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Respiratory Phys 5

WVSOM -- Pulmonary Circulation

What is the organization of pulmonary circulation? pulmonary artery, branch with airways, mesh of capillaries at the respiratory bronchioles, pulmonary venules, and pulmonary veins
What is the flow and pressure of pulmonary circulation? high flow, low pressure
What happens to alveolar vessels when they are exposed to high alveolar pressure? contract
What happens to alveolar capillaries when the alveolar pressure is low? the alveolar capillaries dilate
What inspiration do to extra-alveolar vessels? pulls them open by radial traction
What is the only organ to receive all of the cardiac output? lungs
Why is there little smooth muscle in the lung? only enough to direct blood to all areas of the lung.
What determines blood flow in the lung? passive hydrostatic forces
What are the two types of vessels in the lung? alveolar vessels (capillaries exposed to alveolar gases) and extra-alveolar vessels
What determines the diameter of extra-alveolar vessels? lung volume
What determines the caliber of alveolar vessels? balance between internal and alveolar pressures
Which vessel can collapse if alveolar pressure is large enough? pulmonary capillaries
What is pulmonary vascular resistance compared to systemic vascular resistance? pulmonary vascular resistance is 1/10th of the systemic vascular resistance
What will happen to pulmonary vascular resistance if the arterial or venous pressure increases? pulmonary vascular resistance decreases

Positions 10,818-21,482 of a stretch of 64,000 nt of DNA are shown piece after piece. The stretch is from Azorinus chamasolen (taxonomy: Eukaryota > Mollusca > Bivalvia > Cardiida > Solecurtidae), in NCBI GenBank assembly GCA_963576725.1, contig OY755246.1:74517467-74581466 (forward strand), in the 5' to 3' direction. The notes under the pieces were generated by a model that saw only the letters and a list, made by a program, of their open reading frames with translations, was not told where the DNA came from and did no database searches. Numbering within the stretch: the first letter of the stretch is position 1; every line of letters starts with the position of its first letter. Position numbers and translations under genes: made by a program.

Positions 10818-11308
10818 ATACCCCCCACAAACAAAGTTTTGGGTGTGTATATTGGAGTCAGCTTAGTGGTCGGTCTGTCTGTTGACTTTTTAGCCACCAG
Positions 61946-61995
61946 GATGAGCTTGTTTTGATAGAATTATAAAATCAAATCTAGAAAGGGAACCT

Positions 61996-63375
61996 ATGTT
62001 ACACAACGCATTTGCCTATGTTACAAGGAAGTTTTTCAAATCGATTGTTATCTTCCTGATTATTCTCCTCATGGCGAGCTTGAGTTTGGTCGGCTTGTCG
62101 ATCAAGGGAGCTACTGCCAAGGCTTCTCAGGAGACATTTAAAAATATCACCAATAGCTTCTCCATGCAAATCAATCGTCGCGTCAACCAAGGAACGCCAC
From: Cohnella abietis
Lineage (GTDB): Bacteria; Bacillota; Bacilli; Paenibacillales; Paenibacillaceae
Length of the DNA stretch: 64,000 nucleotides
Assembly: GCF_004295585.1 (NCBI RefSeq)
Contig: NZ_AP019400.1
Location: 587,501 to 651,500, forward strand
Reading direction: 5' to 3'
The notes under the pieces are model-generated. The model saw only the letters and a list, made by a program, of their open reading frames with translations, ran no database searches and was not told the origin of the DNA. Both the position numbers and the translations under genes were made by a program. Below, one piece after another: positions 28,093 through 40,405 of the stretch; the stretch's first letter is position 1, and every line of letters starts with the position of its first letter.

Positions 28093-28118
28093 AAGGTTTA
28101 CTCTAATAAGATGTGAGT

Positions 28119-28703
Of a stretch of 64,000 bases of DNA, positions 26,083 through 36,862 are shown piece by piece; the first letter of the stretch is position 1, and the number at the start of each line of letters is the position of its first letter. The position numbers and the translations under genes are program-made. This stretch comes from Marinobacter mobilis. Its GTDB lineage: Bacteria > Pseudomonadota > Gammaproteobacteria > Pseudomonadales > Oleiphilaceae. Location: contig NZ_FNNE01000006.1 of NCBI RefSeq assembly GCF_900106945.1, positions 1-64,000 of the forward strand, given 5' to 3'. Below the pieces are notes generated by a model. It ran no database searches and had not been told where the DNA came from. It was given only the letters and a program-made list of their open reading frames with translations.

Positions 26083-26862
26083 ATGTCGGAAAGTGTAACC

Why does pulmonary vascular resistance reduce? recruitment and distension of other pulmonary capillaries
When does pulmonary vascular resistance increase? with low or high lung volumes
Why does pulmonary vascular resistance increase at high lung volumes? the high volumes put a lot pressure on the capillaries stretching them increasing resistance
Why does pulmonary vascular resistance increase at low lung volumes? the resistance is from the extra alveolar vessels because there is less radial traction to open up these vessels.
Where is pulmonary blood flow grater? lung base
Where is the greatest distension of capillaries? Zone 3 (base)
Where are the vessels most compressed? zone 1 (apex)
What is hypoxic vasoconstriction? blood flow in the lung is directed away from the hypoxic area of the lung. Usually is regional
What happens in generalized hypoxia? elevates pulmonary pressure by large areas of hypoxia which results in edema.
Why is keeping the alveolar walls problematic in keeping them dry? they are very thin
What causes fluid leakage? Hydrostatic pressure and the surface tension
What causes fluid to stay in the capillaries? colloid osmotic pressure and lymph drainage
Where is fluid in early edema? engorgement of interstitial spaces
Where is fluid in late edema? fluid in alveoli
What are the metabolic functions of the pulmonary system? conversion of angiotension I to Angiotension II, serotonin uptake and removal of Norepi, leukotrienes and prostaglandins
Created by: tjamrose